The debut album from Boise-by-way-of-England singer-songwriter HarpersMan (Steve Bowes) is called A Little Different; and based on what typically gets sent to Boise Weekly for review, it is.
For example, instead of being the much-anticipated solo project by another in a long line of Brooklyn hipsters, it is the debut of Steve Bowes, a middle-aged dude. Instead of a neatly printed one sheet or an artsy handmade press release, it came with a 16-page glossy magazine full of high-quality black-and-white photos and album lyrics.
In an age pathologically dedicated to an anti-professional image, HarpersMan dares to do it old school.
That approach is clear in the music on A Little Different. Instead of a soft and introverted approach to folk, HarpersMan pulls from the bolder melodic phrasing and vocal style of the 1970s to create a smoothly produced album without a single rough edge. The strings are as smooth as the drum tones. Bowes put lots of work into the album and it shows.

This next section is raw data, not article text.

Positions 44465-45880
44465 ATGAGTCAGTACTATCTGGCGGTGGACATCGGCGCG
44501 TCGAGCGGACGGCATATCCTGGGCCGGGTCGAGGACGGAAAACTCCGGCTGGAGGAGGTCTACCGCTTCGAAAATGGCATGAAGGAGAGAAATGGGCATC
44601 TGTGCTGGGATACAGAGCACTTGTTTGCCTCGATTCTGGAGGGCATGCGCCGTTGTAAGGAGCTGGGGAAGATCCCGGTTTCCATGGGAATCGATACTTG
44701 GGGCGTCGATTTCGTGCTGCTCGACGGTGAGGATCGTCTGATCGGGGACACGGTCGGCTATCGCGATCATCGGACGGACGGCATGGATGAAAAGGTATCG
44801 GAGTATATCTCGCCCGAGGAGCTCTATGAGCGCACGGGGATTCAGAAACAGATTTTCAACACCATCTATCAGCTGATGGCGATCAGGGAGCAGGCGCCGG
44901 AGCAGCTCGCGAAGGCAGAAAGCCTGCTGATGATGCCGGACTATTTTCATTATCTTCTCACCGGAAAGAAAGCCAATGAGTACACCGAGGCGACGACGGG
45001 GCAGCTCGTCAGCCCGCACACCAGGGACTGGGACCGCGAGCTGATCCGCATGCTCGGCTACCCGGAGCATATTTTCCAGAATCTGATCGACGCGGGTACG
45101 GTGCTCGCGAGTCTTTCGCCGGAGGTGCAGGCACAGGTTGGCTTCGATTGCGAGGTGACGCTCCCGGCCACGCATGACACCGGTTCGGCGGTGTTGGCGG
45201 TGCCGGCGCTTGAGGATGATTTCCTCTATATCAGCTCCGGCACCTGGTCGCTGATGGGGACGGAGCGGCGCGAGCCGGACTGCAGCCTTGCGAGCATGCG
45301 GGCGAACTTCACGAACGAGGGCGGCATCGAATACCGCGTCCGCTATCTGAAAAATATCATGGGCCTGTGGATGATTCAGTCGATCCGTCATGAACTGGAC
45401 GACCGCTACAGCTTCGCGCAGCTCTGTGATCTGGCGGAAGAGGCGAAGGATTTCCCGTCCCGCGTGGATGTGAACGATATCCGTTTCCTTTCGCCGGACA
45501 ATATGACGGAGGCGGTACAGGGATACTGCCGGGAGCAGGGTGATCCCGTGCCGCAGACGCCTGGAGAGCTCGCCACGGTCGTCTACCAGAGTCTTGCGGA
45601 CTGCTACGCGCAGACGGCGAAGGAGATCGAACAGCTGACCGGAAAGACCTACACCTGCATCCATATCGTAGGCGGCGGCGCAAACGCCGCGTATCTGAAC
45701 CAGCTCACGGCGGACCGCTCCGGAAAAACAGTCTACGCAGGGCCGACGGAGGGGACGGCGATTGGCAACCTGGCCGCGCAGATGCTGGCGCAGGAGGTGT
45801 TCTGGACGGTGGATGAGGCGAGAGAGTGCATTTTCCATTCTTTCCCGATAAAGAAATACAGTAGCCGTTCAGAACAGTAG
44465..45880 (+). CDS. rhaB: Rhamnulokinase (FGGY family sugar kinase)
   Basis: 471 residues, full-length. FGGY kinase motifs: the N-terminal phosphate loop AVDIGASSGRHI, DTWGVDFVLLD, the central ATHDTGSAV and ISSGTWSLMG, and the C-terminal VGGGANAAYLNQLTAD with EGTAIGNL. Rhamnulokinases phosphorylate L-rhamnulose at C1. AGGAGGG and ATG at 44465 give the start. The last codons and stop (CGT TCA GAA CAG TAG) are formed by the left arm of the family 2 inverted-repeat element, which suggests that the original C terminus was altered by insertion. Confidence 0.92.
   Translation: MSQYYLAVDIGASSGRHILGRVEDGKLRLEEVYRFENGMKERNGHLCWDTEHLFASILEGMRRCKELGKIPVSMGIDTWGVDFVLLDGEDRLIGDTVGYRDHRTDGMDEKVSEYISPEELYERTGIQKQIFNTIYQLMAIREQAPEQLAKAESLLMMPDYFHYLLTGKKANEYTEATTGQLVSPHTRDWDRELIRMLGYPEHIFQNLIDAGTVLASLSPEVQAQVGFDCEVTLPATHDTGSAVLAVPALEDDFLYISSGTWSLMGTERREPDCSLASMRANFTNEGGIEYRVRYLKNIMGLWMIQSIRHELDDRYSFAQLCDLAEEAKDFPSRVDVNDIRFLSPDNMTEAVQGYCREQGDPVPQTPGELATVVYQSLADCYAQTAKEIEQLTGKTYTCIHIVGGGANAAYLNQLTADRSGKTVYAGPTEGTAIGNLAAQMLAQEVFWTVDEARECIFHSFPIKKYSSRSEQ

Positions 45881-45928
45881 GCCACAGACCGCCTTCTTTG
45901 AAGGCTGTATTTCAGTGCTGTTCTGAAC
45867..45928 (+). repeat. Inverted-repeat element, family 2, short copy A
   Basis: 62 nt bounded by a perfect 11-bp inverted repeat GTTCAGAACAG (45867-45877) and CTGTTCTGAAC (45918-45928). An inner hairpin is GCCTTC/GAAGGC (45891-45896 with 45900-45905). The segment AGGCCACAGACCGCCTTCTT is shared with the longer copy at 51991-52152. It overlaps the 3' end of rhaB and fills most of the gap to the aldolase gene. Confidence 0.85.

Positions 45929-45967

Then there's the accompaniment. While contemporary folk-rock tends to pull from gypsy or Americana influences, snatches of Celtic music shine in the vocal melodies and the instruments played by a bevy of Boise's strongest session and backing musicians--like Ben Burdick and Bernie Reilly.
The combo is an album that sounds smoothly out of time, like it could be a collection of late-era James Taylor ballads. Bowes throatily croons testaments to the intoxication of love and the changing power of family over strummed acoustic guitar dressed up with Bread-esque flourishes of rock.
However well-done A Little Different is, the genre-fied feel of the album sticks more than any of its particular pieces. And while the differences in that overall sound stand out from contemporary folk-rock practitioners, they don't stand out strongly from the rogues' gallery of classic rockers that trampled that ground flat long ago.